Wendy Darling's Reviews > Enclave

Enclave by Ann Aguirre
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Okay, I'm adding this note because I'm seeing some activity on this review as I'm updating my reading progress in the third book.

I need to reread this one at some point, because reading the sequel Outpost completely changed my perspective on certain issues. My mini reaction to that book is here: http://www.goodreads.com/review/show/...

But for now, my initial reaction to the first book remains below. It's fascinating to see this society that the author created.

2.5 stars I really wanted to like this book, but holy moly. I try very hard not to let my opinion be colored when fictional characters make choices I wouldn't necessarily make, but...I just can't do that in this case. The offhand way gang rape is handled, the dismissive attitude towards an abuse victim, and the sudden introduction of an inconceivable love interest (turning it into a triangle) late in the book left me cold. The action scenes and interesting premise aren't nearly enough to make up for a heroine who is physically extremely capable, but unfortunately, someone who also seems to be emotionally empty.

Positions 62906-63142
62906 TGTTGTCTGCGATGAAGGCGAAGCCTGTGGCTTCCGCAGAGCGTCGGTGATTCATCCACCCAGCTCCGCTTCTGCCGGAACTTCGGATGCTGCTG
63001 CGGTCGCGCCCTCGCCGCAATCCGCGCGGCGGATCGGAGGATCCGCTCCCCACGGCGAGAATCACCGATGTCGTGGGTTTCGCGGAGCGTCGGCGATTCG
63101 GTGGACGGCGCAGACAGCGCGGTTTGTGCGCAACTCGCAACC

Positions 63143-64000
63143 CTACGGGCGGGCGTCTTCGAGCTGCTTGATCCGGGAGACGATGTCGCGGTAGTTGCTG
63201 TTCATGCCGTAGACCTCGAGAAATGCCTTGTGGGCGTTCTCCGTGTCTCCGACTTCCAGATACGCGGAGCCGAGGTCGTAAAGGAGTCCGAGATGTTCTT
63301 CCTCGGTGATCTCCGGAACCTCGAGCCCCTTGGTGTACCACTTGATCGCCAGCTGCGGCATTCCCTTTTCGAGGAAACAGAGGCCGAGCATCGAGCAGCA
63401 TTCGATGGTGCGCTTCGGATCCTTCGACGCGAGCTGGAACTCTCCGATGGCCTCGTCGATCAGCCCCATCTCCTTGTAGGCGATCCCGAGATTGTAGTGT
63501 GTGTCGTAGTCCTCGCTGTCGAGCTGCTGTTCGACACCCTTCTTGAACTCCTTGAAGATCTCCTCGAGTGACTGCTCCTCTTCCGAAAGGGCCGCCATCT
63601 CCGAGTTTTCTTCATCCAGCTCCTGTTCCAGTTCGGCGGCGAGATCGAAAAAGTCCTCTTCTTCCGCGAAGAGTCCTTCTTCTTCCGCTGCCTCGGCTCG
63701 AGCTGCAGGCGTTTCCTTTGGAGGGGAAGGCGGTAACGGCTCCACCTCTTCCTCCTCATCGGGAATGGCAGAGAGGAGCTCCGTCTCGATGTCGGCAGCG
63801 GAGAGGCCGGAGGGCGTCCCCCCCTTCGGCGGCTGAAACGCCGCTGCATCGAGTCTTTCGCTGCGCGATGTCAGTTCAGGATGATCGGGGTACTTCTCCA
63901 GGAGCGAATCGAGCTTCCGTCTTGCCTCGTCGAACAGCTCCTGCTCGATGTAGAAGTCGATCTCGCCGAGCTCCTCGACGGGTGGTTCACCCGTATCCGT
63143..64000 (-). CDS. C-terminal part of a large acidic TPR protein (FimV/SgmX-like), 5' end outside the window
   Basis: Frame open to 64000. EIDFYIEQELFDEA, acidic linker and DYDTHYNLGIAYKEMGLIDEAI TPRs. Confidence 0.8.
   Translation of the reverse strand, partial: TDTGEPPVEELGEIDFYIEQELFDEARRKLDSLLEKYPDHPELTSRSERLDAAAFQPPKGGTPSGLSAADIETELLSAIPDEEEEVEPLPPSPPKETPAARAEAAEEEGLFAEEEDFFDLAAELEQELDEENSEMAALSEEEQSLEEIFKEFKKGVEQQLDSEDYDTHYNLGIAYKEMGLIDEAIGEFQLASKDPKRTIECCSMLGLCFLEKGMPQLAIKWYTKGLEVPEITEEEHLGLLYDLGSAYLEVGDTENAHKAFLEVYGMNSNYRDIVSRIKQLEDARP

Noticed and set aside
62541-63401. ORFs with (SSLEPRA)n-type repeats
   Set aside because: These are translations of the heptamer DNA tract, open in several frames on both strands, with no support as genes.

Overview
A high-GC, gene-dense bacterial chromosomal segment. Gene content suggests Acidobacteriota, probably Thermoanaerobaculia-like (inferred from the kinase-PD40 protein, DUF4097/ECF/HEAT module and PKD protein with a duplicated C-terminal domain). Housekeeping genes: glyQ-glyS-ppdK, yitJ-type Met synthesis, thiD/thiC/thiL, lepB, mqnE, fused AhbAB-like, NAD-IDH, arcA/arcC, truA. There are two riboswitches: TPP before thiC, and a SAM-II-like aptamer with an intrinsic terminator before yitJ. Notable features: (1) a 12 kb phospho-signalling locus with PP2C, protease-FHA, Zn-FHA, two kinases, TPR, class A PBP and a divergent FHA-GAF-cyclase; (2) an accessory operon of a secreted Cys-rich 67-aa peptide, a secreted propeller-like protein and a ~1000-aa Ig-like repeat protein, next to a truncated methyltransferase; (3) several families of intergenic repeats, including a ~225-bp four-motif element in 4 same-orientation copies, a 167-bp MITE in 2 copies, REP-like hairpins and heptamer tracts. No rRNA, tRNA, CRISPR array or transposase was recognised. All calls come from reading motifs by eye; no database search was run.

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Comments (showing 1-10 of 10) (10 new)

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Pricky Sorry you didn't like it. I do have to say that the "underground" scenes (in the 'bathrooms', sewer...) left me kinda gross...EEEEWWWWW....yuck.

Wendy Darling It's so weird, Pricky, because I actually did like the way she was telling the story and the world we were in--I just had such a hard time getting past the reality of what was happening. I know that in the time and place it was accepted as "normal," but I'm pedestrian enough that I want to like my heroine more, I guess. I'm curious where the story will go, though, so I think I might still read the next one to see what happens.

Maggie I get what you're saying, but you have to keep this in mind... they were born into a world very different than our own. Stalker and his gang are children who are trying to act like the adults that raised them. I didn't like the rape being considered so nonchalant, but to them, it was part of the way their community worked and processed. I don't like how he's suddenly a love interest though, I think that's pushing the bizarre gimmick she has going for her. But I agree with you...definitely odd.

Wendy Darling I guess I'd have to say I get what you're saying too, Maggie. I get that this is a different world and characters raised in those circumstances have a different perception of what's right.